Transpiration decreases as air becomes drier.
The annual cycle of photosynthesis mainly follows
the changes in CO2 concentration.
the changes in light.
the changes in air temperature.
the changes in soil temperature.
In some part of the stems, some photosynthesis may also occur.
Carbon capture is performed by the green parts of plants via photosynthesis.
To transform atmospheric CO2 into organic molecules, plants can use the energy from
Early spring is a tricky time for plants due to the combination of sunny but still quite cold days.
Plants open its stomata to avoid losing too much water.
Plant closes its stomata to avoid losing too much water.
As plants respire, they release
Leaf area increases with stand age, resulting in a decreasing rate of photosynthesis in the stand.
An increment in leaf area increases also the photosynthesis of a tree stand. However, the relationship is saturating.
In general, the more carbon dioxide that is available to the plant, the faster the rate of photosynthesis - if other factors are favourable.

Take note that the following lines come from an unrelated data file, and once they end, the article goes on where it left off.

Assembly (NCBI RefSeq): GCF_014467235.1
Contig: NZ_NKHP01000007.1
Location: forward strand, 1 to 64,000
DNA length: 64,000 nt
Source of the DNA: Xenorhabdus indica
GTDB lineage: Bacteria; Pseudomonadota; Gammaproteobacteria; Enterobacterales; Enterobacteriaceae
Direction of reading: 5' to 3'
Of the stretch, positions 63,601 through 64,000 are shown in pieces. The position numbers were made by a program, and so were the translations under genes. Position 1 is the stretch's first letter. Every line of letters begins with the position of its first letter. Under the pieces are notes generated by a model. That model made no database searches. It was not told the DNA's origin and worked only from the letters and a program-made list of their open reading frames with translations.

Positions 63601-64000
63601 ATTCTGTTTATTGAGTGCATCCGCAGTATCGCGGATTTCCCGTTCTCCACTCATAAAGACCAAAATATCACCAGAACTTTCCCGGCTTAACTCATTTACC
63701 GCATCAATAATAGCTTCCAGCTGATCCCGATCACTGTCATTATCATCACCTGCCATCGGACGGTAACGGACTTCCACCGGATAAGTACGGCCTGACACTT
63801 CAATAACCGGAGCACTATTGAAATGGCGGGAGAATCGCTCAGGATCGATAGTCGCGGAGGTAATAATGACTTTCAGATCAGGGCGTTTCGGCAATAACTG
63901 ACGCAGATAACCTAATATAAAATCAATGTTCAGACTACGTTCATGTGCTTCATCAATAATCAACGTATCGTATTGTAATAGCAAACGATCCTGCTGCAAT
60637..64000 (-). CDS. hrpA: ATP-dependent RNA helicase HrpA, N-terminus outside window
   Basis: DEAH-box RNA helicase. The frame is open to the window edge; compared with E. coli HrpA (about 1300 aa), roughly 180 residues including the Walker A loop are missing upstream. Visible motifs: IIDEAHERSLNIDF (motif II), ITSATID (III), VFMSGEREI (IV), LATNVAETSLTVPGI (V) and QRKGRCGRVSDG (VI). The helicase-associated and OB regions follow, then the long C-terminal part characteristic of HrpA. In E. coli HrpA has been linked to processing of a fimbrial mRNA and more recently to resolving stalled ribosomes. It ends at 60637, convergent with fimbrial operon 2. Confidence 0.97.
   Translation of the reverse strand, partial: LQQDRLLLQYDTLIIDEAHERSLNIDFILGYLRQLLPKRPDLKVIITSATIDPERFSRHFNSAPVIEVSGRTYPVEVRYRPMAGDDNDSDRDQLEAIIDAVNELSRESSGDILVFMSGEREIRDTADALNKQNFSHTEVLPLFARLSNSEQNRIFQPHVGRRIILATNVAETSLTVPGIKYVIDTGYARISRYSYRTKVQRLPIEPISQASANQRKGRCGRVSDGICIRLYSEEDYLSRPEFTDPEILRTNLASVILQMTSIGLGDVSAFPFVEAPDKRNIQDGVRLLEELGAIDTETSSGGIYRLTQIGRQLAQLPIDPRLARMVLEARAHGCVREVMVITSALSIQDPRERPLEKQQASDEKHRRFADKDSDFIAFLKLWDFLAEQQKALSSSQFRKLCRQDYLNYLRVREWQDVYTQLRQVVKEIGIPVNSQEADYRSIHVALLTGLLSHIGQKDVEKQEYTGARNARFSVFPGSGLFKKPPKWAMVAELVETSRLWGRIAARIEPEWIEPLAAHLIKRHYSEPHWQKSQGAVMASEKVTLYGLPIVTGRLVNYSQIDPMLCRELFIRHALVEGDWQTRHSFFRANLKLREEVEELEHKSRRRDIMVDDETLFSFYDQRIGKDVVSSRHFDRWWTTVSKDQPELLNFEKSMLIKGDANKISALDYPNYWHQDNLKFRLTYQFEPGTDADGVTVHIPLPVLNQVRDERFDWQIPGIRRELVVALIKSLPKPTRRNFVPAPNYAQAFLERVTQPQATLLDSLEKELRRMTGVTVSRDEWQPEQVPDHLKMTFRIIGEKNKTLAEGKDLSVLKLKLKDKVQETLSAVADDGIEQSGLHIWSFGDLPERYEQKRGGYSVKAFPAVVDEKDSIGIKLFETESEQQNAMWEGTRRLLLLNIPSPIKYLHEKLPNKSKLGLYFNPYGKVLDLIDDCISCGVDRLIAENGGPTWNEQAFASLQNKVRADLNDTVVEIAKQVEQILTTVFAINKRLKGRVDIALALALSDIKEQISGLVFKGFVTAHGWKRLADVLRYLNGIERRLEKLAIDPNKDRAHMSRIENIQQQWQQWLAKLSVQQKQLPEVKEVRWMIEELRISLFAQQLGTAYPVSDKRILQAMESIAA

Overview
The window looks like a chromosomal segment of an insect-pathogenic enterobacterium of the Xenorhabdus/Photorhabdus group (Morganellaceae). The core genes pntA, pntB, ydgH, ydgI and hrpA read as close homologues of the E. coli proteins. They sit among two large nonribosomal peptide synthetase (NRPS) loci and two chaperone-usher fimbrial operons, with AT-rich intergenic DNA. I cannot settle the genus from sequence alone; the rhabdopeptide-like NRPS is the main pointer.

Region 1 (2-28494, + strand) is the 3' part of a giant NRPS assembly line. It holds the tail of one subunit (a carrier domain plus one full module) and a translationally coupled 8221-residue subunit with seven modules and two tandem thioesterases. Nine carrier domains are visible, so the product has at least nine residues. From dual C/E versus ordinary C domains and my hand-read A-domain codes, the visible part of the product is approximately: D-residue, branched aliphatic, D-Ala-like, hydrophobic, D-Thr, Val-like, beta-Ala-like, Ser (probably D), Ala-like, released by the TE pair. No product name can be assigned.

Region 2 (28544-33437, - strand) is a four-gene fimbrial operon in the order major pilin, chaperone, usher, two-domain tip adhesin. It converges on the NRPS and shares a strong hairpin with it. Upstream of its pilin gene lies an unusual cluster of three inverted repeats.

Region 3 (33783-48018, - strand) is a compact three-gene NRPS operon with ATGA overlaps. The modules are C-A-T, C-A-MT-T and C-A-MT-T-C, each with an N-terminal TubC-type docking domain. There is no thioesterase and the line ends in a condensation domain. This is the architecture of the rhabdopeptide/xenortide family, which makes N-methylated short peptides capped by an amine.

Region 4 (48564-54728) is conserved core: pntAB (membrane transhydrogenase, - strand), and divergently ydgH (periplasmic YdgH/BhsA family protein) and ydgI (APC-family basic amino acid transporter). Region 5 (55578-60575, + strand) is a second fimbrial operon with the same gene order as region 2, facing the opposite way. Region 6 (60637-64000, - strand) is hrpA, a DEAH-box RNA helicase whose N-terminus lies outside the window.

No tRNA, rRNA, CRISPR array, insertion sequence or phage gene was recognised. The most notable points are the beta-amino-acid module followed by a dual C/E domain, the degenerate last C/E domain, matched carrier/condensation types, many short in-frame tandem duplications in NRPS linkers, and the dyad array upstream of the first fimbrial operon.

Plant respiration captures CO2.
Unlike photosynhesis, plant respiration captures atmospheric oxygen and releases carbon dioxide.
A complex microbiota lives belowground, releasing carbon dioxide to the soil.
The effect of light on photosynthesis has a clear saturating pattern: more light results in more photosynthesis but eventually leaves cannot take full advantage of all the extra light.
High soil moisture leads to decreased photosynthesis.
In boreal upland forests, low soil moisture decreases the rate of photosynthesis.
At low air humidity, a plant closes its stomata to prevent transpiration. The action also decreases photosynthesis